Early Returns

When Congressional Reform Backfires

Jonathan Bernstein's morning links.

1. John Sides at the Monkey Cage on Donald Trump’s low fundraising totals -- and the edge it may give Hillary Clinton.

2. Matt Grossmann and David Hopkins at Vox argue that liberal-backed congressional reform has backfired, or at least hasn’t helped liberals. Interesting, but note that the big period of liberal success, in the early and mid-1960s, was smack in the middle of the reform period, not before it began. But the overall point sounds reasonable to me.

3. Ta-Nehisi Coates on “deplorables” and Breitbart.

4. Chris Cillizza at the Fix on what we actually know about the candidates’ health -- incomplete records for Clinton, practically nothing for Trump.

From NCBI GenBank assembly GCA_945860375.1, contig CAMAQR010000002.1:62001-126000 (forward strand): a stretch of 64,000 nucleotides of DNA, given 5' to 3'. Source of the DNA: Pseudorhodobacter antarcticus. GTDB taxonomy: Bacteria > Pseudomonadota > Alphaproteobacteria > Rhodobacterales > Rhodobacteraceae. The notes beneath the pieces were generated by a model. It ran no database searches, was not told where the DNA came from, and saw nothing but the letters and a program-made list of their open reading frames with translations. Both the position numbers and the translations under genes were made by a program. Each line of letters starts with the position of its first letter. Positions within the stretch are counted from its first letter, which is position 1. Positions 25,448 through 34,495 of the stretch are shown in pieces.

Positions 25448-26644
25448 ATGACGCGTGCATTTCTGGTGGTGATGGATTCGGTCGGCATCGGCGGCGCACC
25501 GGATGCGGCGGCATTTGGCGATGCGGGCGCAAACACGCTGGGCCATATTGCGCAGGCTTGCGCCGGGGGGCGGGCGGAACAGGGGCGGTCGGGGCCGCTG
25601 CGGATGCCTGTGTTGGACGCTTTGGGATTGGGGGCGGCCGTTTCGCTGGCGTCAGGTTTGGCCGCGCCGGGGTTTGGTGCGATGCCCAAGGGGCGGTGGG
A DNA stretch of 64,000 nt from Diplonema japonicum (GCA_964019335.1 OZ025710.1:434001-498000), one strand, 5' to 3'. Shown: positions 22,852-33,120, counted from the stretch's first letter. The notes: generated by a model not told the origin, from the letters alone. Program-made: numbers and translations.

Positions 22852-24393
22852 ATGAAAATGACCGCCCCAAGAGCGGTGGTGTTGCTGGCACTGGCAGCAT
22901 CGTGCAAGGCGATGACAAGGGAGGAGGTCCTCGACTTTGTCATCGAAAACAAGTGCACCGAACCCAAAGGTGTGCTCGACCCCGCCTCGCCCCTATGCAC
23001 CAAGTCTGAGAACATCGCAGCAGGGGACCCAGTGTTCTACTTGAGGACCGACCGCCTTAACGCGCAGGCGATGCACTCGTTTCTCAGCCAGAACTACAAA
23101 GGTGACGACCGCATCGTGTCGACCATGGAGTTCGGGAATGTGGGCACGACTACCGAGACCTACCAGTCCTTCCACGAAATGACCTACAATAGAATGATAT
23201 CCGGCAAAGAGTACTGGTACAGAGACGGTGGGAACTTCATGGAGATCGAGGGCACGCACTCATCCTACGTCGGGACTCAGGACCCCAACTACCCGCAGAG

5. My Bloomberg View colleagues Tyler Cowen and Noah Smith have an interesting conversation about fiscal stimulus, jobs and what the economy needs now. I am not an economist, and I won’t comment on most of the substance here, but I will say they’re nuts about one thing: Loose fiscal policy is always wildly popular. At least as long as you don’t say the words “budget deficit.” And probably even if you do.

6. Greg Sargent at the Plum Line on how the Clinton campaign handled her pneumonia.

7. Benjy Sarlin on Trump’s flip-flopping on interest rates.

8. Marin Cogan covers a white-supremacist news conference.

9. And xkcd has a timeline of the earth's temperatures. Just in case you believe that what’s happening now isn’t a big deal.

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